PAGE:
Last night I had a dream in which the poet laureate of Minnesota, Robert Bly was with me. Dreams can do this. In dreams people can be “with” each other.
This feeling can either be cold or warm. For instance one can dream of one’s drunken uncle who in turn chases the dreamer through the highly articulated house of the unconscious. That of course would be a cold dream. But last night’s affair was warm for Mr. Bly was with me in a small town coffee shop and he was reading aloud some poems and my dream brain was undergoing the electrolysis of love as the poet Kenneth Rexroth would say.
I should say that I’m a 54 year old visually impaired poet, essayist and teacher whose interest in poetry happened overnight in the kind of story that’s familiar to thousands of writers and book lovers: I was 17 years old, I was ill, hospitalized, deeply depressed, and just then a local poet named Jim Crenner gave me a book of Robert Bly’s poetry. The book was Silence in the Snowy Fields.
No one can tell you where the secret road connecting soul and the thing we call human reason will take you. But young people who are “in extremis” need someone to tell them the road exists. Jim Crenner gave me Robert Bly and Robert gave me this poem:
Poem In Three Parts
Oh, on an early morning I think I shall live forever!
I am wrapped in my joyful flesh,
As the grass is wrapped in its clouds of green.
Rising from a bed, where I dreamt
Of long rides past castles, and hot coals,
The sun lies happily on my knees;
I have suffered and survived the night
Bathed in dark water, like any blade of grass.
The strong leaves of the box elder tree,
Plunging in the wind, call us to disappear
Into the wilds of the universe,
Where we shall sit at the foot of a plant,
And live forever, like the dust.
Imagine if you will that I was a lonesome child. Blind in rural New Hampshire I made friends early with a mossy stone in the woods. I spent hours alone with my face pressed into the marl, watching as best I could as inch worms moved in the dark maze of a boulder’s crevices. For music I had the crows and the phoebe. In those days, circa 1959 a boy could spend whole days alone under those trees. The “real kids”, the strapping ones, athletes and braggarts were playing touch football in sunlight.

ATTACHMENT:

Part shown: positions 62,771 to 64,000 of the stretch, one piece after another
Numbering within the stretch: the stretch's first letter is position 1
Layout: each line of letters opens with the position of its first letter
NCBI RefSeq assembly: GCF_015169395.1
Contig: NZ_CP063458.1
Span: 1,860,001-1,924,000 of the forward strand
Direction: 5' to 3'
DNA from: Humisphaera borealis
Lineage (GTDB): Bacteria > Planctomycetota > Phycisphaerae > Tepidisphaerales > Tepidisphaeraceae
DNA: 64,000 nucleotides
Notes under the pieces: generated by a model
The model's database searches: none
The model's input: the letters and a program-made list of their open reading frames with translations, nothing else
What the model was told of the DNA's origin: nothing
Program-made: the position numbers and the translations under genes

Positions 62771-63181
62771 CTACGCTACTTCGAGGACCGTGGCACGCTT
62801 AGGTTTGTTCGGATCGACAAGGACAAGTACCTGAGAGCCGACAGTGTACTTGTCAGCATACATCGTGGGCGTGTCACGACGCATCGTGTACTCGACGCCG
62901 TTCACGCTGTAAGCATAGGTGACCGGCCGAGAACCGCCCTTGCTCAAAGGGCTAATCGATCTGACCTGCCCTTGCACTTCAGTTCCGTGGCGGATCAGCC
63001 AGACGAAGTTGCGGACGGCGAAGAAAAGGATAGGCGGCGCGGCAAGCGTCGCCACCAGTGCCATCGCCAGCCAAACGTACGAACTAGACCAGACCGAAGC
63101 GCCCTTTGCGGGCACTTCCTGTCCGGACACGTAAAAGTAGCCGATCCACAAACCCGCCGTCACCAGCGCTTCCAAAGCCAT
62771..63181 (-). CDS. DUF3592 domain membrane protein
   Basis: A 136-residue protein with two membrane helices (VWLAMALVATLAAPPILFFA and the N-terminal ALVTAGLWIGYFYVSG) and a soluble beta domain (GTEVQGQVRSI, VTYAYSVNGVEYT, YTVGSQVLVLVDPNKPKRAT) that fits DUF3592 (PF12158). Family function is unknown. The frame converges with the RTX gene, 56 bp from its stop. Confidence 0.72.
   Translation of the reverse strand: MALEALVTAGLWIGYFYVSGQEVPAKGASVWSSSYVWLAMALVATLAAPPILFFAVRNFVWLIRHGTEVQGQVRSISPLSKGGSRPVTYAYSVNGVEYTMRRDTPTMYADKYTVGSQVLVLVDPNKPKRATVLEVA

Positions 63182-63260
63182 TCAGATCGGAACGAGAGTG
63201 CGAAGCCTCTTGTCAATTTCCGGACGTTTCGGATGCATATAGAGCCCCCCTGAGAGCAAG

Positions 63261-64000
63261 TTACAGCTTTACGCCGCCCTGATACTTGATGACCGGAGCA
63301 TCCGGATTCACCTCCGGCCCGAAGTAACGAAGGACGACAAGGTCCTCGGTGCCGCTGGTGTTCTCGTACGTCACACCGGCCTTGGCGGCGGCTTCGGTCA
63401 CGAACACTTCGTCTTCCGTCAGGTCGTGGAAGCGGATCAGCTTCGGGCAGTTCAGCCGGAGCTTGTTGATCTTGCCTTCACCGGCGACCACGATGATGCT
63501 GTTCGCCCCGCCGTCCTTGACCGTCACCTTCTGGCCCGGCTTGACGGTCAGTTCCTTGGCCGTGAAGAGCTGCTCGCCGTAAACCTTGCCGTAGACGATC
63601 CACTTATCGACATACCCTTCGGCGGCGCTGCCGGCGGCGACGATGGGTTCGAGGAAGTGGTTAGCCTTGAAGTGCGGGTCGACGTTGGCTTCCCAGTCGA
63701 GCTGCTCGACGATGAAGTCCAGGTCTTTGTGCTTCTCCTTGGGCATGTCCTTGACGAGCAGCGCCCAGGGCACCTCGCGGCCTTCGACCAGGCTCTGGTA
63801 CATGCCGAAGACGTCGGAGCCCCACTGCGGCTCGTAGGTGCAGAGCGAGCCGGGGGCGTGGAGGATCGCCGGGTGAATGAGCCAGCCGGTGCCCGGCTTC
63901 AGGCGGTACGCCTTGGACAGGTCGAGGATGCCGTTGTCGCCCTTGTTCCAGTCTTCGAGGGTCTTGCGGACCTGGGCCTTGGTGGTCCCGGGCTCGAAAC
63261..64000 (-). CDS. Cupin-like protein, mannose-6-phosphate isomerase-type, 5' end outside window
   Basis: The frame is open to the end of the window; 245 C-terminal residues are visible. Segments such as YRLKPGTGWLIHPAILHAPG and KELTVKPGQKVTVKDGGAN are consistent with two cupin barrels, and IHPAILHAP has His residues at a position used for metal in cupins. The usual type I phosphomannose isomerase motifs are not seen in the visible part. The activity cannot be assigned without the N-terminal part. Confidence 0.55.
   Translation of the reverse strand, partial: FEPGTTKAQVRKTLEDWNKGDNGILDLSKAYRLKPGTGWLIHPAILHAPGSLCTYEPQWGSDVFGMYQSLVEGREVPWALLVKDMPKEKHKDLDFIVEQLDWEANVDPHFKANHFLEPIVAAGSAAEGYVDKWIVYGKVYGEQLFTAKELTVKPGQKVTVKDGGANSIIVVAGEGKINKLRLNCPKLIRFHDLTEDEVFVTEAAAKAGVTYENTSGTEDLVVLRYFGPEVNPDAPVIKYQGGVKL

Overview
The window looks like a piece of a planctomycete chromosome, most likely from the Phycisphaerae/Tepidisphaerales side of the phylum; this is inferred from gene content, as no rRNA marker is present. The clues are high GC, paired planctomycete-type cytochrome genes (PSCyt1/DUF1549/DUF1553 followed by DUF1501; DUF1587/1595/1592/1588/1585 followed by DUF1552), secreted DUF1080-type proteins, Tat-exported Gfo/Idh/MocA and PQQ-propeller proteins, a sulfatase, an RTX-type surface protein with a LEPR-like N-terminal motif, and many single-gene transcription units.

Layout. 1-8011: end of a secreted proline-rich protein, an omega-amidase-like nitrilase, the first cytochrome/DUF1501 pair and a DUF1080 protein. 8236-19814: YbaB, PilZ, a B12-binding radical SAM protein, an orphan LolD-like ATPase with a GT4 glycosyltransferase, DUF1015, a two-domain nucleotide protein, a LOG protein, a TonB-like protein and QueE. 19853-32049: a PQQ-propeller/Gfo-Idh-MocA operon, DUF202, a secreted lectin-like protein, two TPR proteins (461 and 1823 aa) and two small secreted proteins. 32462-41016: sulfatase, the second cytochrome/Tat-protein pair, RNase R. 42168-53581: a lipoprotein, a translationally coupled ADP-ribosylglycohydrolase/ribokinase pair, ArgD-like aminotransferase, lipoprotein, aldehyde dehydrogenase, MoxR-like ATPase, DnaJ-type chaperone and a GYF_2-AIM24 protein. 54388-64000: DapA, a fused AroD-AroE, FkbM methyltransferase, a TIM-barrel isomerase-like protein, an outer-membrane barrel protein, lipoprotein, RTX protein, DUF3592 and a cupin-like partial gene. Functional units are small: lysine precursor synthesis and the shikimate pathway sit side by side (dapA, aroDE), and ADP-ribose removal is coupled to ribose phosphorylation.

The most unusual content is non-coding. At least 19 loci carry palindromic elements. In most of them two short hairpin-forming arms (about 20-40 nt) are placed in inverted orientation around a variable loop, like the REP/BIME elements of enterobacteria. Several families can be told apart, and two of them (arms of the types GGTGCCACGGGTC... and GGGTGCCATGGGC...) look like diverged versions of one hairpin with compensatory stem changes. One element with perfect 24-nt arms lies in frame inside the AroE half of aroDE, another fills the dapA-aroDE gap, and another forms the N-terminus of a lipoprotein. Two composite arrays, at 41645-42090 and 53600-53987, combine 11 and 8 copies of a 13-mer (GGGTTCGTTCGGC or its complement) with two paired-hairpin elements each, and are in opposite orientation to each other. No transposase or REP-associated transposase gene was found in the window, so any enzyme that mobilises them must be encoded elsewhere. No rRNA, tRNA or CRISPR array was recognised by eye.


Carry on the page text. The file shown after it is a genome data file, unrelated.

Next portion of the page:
How alone I was!
I was like a forgotten fence, tight and stalwart and standing for something.
By the time I was 17 I was so thoroughly ashamed of my disability and so mindful of my losses where the adolescent world was concerned that I decided quite literally to starve myself. Boys of course can be anorexic as we now know, but in 1972 hardly anyone understood this. I discovered that I could take control of disappearing. By the spring of that year I weighed 96 pounds and I resembled a concentration camp survivor, all hip bones and ribs and sunken eyes.
In the psychiatric hospital a young resident physician from Ghana was trying to get me to drink a milk shake. The man in the bed next to me who was from Poland kept weeping and saying something about a light bulb. Occasionally he would climb from his bed and raise his hospital gown and try to show me a scar on his stomach but of course I couldn’t see well enough to properly acknowledge it. I’d say: “Karl, that’s a big scar!” And he would be temporarily happy in a way I didn’t understand and he’d climb back under his sheets.
Robert Bly’s poetry woke me up. Silence in the Snowy Fields woke me like the tutelary voice in dreams that says farewell to us as we are waking. That’s a voice that stays with you all day, secreted at the edge of your eyes and just below your ears and down in your viscera for the entire body knows this voice. And by God that voice is as lonely and ecstatic as the boy’s heart that lay atop that mossy stone and tracked a civilization of inching things and knew somehow that he was meant to be there despite the peculiar heart break of the enterprise.
Only poetry can give us the soul’s propriety. Only the poem can tell us that solitude and sweetclover and the victory swallows are equally parts of our soul’s actions.
Though we make all the world an algorithm lining up the churches and jeweled caskets, the eyes of animals, occidental numbers, post mortems of the dream, the soul has its own road and if you’re lucky someone gives you a book of poems that puts you back in touch with your proper wonder though its a lonesome affair.
Oh, I think we are meant to live forever with this news.
It was good to see you last night, Robert!